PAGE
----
Make sure you’re not inadvertently inviting mosquitos to stay a while. If they’ve already made themselves at home, try some natural solutions to repel them safely.

6. Botflies


What’s black and hairy and looks like the result of a torrid affair between a housefly and a bumblebee? That’s not a joke, and it’s probably not an easy guess for most folks, either, but the answer is “botfly.”

This lesser-known pest prefers rodents and wild rabbits, but botflies (aka Cuterebra flies) can also infect our furry friends, especially when they’ve been romping around outdoors in grassy areas. When botfly maggots work their way under a pet’s skin, a serious infection can result, leading to fever, trouble breathing, seizures, circling or dizziness, and even blindness. The botfly larvae must be removed surgically, so keep your pets away from rabbit warrens and rodent nests, and inspect their skin after every outdoor jaunt so you can nip this nasty situation in the bud.

7. Stink Bugs


Dogs’ affinity for smelly food (and non-food, like your old sneakers, litterbox leavings, or even their own poop) is well documented, so it’s not out of the question that they might snack on the occasional stink bug. No serious harm will come to a pet if they ingest one of these odiferous insects. However, upset stomachs, vomiting, and diarrhea may result. Plus—well, blechhh.

RELATED: These 13 Pests Do the Most Damage to the Home

8. Mites


It’s pretty easy for pets to pick up one of the many varieties of tiny parasite known as mites. Here are some of the signs that you mite observe if your pet is having an issue with these irritating critters:

  • Hair loss, which can be patchy or all over
  • Patches of red, angry-looking, or scabby skin
  • Excessive scratching
  • Symptoms related to bacterial or fungal infections

Although tiny mites are visible to the naked eye, so it’s not a bad idea to part your pet’s fur and check for any stowaways as a matter of course. Mites present only a mild problem compared to other pests, but they can make your pet miserable with itching and irritation.

9. Worms


Worms are a commonplace woe in domestic animals, but don’t let their ordinary nature fool you into thinking they’re not a serious threat to your pet. These wiggly parasites can be fatal to pets in extreme cases. Even those that don’t pose great harm can make your pet miserable, so don’t skip out on preventative worm treatment.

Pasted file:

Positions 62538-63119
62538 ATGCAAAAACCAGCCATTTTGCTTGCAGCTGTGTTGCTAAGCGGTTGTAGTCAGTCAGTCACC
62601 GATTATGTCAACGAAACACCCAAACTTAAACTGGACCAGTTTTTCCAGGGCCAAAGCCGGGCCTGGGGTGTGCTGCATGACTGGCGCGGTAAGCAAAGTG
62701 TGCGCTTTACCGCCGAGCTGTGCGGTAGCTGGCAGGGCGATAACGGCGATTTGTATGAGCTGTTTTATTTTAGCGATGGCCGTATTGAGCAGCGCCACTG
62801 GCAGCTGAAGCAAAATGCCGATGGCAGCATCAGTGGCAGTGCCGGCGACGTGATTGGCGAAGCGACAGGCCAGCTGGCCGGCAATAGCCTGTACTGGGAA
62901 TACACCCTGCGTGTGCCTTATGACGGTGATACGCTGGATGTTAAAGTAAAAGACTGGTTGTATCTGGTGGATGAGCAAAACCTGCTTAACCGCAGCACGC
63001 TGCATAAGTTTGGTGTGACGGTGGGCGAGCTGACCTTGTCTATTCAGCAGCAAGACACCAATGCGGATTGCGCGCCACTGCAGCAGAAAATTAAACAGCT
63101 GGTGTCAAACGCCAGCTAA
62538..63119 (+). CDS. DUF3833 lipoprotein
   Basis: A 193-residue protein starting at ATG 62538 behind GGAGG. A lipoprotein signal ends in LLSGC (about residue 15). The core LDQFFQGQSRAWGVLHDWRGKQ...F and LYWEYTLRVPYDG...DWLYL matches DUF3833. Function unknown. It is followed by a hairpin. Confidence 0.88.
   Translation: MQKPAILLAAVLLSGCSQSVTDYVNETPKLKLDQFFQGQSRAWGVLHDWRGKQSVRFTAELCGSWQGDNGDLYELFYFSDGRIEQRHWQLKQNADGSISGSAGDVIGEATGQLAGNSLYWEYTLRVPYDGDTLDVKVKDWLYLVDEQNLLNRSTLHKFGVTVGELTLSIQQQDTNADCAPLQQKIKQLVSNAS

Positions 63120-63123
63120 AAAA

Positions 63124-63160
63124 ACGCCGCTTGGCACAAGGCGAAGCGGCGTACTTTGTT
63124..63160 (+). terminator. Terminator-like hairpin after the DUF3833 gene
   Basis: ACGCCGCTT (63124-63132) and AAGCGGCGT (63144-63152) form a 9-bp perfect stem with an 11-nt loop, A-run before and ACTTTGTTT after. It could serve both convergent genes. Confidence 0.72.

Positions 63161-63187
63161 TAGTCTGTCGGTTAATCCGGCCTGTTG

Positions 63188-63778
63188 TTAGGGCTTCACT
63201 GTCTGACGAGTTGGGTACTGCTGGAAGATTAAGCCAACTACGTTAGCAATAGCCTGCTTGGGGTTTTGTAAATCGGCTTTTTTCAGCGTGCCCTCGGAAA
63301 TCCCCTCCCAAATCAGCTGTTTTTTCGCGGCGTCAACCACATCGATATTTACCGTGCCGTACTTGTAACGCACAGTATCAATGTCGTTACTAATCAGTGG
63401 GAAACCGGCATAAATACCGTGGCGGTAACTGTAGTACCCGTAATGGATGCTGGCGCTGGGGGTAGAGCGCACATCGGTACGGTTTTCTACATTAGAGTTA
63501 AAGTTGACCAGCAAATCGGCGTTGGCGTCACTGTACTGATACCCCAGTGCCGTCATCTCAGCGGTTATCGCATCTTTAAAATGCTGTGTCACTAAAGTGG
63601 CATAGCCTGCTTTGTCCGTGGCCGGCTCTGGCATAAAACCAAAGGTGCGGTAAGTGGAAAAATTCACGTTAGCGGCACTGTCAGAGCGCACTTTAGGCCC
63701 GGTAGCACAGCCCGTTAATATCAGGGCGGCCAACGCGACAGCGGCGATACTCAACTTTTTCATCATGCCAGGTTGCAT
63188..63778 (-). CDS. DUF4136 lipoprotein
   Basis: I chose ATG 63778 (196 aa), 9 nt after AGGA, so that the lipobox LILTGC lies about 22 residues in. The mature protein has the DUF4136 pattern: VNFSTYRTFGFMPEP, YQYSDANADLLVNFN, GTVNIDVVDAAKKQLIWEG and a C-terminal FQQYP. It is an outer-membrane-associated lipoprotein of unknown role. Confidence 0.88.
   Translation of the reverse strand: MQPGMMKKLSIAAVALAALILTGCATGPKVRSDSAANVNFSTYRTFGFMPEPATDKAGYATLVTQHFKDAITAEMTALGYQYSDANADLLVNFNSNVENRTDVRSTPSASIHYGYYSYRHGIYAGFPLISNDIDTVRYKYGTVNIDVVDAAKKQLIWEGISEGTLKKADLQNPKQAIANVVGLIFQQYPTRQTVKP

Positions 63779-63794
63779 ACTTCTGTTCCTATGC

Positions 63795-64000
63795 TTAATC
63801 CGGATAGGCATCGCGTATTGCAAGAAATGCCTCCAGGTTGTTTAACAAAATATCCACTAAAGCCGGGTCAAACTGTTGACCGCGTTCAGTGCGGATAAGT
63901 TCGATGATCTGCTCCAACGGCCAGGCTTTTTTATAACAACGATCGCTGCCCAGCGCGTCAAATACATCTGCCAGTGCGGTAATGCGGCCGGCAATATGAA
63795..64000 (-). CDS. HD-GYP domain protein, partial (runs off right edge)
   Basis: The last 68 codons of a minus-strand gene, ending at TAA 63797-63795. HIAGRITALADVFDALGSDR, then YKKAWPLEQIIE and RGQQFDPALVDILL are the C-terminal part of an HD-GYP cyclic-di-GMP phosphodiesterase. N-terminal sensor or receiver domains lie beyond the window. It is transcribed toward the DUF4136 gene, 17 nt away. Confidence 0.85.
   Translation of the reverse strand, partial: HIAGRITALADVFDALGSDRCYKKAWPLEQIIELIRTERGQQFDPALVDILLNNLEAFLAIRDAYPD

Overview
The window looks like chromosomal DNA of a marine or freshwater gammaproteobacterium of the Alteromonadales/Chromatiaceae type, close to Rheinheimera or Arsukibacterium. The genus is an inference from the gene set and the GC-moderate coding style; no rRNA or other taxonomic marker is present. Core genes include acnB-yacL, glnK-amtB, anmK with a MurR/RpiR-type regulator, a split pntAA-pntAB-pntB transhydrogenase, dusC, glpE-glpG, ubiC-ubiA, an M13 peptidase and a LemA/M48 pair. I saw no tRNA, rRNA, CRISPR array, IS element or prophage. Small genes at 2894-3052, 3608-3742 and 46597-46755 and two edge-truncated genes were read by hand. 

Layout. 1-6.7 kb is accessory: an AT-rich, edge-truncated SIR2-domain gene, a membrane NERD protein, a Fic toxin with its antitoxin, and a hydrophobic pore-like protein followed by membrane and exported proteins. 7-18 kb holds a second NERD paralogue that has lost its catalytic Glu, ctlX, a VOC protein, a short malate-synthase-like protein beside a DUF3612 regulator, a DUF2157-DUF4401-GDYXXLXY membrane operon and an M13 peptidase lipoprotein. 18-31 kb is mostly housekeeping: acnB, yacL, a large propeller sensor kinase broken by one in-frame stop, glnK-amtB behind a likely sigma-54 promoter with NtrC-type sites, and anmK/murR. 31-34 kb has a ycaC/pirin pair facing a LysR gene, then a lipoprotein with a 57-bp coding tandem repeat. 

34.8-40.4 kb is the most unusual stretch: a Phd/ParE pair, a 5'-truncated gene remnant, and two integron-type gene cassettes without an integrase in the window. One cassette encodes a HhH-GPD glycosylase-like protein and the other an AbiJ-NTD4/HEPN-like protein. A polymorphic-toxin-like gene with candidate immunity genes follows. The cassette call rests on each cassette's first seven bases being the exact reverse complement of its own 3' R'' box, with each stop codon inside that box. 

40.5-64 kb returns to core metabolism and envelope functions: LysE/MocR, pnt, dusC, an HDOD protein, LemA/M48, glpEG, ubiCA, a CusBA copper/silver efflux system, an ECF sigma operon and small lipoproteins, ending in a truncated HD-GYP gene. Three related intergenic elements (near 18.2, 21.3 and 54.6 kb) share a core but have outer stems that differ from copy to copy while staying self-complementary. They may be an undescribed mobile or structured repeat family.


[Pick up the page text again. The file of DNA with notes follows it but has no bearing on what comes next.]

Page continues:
One thing of note about worms is that they can harm your pets behind the scenes with no outward symptoms. There’s no telling if a healthy-looking canine or feline might be harboring them. Discuss the best ways to fend off roundworms and other culprits with your vet.

10. Bedbugs


The good news? Bedbugs aren’t nearly as prevalent a pest as some of the others we’ve discussed, such as mites, fleas, and ticks. The bad news is that if bedbugs are in your home, you’ve got a heck of a hassle on your hands.

Bedbugs have all the attributes necessary to infect a space in short order: They can move fast, jump far, and hide in the smallest of crannies. Bedbugs also make themselves at home in plenty of places, and can travel the world by hitching a ride on a pet, purse, backpack, book, or tote.

You will likely need a professional exterminator to tackle a bedbug infestation, in addition to washing just about every fabric item in the house. Bedbugs will bite cats and dogs if they’ve exhausted all options for a meal of human blood, with severe itching and dermatological issues as the result.

RELATED: 10 Tiny Bugs in Your House—And How to Get Rid of Them

11. Lice


Our last pest, lice, is a bit pickier about sustenance than bedbugs. There are several varieties of louse and they’re all specific to a particular host, or even a body part. So human lice cannot trade places with cat or dog lice, or vice versa.

Dog and cat lice can lead to itching, scratching, and skin irritation; dry or matted fur; loss of fur around the ears, neck, shoulders, and rectum; anemia; lethargy; and weight loss. Infection of broken skin is a common complication of a louse infestation in an animal.